An electric current through a semiconductor nanostructure amplifies sound waves at ultrahigh frequency. This method allows for novel, highly compact sources of ultrasound, which can serve as diagnostic tool for imaging materials and biological structures with very high spatial resolution.
Ultrasound is an acoustic wave at a frequency well above the human audible limit. Ultrasound in the megahertz range (1 MHz = 106 Hz = 1 million oscillations per second) finds broad application in sonography for, e.g., medical imaging of organs in a body and nondestructive testing of materials. The spatial resolution of the image is set by the ultrasound wavelength.
Changes of the sample reflectivity as a function of the delay time after the pump pulse. The observed oscillations are proportional to the instantaneous amplitude of the sound wave. The blue curve shows the results without the current through the superlattice, the red curve with a current of 1 A. With current the amplitude is always larger than without current. The amplification (the ratio between the red and blue curves) is most pronounced at delay times of 300 ps (1 picosecond (ps) is 10-12 s, one millionth of a millionth of a second), since the amplification takes time. Fig.: MBI
To image objects on the nanoscale (1 nanometer = 10to the-9 m = 1 billionth of a meter), sound waves with a frequency of several hundreds of gigahertz (1 gigahertz (GHz) = 1000 MHz) are required. To develop such waves into a diagnostic tool, novel sources and sound amplification schemes need to provide sufficient sound intensities.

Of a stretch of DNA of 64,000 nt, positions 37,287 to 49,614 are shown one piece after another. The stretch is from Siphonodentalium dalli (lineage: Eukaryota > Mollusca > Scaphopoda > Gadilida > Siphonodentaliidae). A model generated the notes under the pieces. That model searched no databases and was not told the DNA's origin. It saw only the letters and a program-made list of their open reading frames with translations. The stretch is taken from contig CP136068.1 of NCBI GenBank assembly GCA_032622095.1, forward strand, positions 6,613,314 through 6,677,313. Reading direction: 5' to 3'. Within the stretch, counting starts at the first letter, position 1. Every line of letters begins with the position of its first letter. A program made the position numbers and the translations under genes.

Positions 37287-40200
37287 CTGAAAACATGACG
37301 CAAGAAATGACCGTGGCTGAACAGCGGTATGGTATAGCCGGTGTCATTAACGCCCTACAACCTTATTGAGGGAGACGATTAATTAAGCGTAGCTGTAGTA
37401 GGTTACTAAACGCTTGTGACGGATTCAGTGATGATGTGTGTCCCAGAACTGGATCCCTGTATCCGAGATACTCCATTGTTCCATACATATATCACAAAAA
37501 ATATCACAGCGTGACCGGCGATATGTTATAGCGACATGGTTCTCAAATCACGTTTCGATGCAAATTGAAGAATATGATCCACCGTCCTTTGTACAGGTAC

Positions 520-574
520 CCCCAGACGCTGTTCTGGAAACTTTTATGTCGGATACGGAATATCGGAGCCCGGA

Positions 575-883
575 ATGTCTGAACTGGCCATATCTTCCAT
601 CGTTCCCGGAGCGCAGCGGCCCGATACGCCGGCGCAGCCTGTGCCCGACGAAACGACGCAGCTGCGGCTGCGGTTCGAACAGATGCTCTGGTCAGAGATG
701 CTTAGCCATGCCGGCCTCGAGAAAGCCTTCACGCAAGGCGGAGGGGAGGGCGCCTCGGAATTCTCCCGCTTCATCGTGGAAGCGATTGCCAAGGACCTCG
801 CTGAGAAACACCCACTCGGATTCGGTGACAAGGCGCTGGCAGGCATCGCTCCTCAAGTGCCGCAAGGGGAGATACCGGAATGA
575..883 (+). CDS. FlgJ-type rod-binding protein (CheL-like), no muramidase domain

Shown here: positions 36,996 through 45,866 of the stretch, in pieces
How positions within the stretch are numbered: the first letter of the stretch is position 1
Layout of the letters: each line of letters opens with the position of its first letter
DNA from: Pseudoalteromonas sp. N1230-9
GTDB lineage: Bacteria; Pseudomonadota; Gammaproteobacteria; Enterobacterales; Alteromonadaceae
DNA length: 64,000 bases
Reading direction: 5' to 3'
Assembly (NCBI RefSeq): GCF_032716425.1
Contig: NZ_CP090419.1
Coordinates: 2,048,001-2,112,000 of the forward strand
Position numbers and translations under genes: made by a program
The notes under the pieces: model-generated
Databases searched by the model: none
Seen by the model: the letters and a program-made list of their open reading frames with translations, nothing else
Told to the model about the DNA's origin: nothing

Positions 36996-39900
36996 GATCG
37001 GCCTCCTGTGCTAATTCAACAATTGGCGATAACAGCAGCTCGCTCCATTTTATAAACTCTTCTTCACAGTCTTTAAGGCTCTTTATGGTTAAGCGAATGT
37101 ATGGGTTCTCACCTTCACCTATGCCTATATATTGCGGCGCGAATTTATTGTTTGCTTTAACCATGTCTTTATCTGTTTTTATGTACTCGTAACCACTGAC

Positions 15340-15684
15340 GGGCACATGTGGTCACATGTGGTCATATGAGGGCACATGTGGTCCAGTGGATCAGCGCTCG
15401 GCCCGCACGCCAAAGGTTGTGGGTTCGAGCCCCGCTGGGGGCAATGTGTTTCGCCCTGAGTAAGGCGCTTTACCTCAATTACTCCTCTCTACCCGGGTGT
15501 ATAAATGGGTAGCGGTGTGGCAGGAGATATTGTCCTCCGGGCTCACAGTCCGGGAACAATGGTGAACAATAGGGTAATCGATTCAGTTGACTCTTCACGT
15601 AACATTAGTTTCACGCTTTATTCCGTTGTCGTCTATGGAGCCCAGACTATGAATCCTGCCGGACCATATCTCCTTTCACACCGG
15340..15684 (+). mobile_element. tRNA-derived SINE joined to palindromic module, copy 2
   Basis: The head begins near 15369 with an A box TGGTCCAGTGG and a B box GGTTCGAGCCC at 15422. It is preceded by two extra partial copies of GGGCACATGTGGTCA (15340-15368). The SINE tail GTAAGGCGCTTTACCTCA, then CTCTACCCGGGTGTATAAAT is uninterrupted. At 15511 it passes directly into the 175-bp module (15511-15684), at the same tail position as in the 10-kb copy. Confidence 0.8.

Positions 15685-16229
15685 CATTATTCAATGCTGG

In a recent publication (K. Shinokita et al., Phys. Rev. Lett. 116, 075504 (2016)), researchers from the Max-Born-Institut in Berlin together with colleagues from the Paul-Drude-Institut, Berlin, and the École Normale Supérieure, Paris, have demonstrated a new method for sound amplification in a specially designed semiconductor structure consisting of a sequence of nanolayers. Sound waves with a frequency of 400 GHz are generated and detected with short optical pulses from a laser.
The sound is amplified by interaction with an electric current traveling through the semiconductor in the same direction as the sound waves. The sound amplification is based on a process called "SASER", the Sound Amplification by Stimulated Emission of Radiation, in full analogy to the amplification of light in a laser.
The sound wave stimulates electrons moving with a velocity higher than the sound velocity, to go from a state of high energy to a state of lower energy and, thus, make the sound wave stronger. To achieve a net amplification, it is necessary that there are more electrons in the high-energy than in the lower-energy state. In this way, a 400 GHz sound wave is amplified by a factor of two.
The present work is a proof of principle. For a usable source of high-frequency sound waves, it is necessary to further increase the amplification, which should be possible by improving the design of the structure and, most importantly, better cooling of the semiconductor device. Once such a source is available, it can be used for extending the spatial resolution of sonography towards the scale viruses, a length scale much shorter than the wavelength of visible light.
Original Publication: Physical Review Letters 116, 075504
Strong Amplification of Coherent Acoustic Phonons by Intraminiband Currents in a Semiconductor Superlattice
Keisuke Shinokita, Klaus Reimann, Michael Woerner, Thomas Elsaesser, Rudolf Hey, Christos Flytzanis
Prof. Klaus Reimann Tel. 030 6392 1476
Dr. Michael Wörner Tel. 030 6392 1470
Prof. Dr. Thomas Elsässer Tel. 030 6392 1400
This article was chosen as an Editor's suggestion, see also: Pumping up the sound
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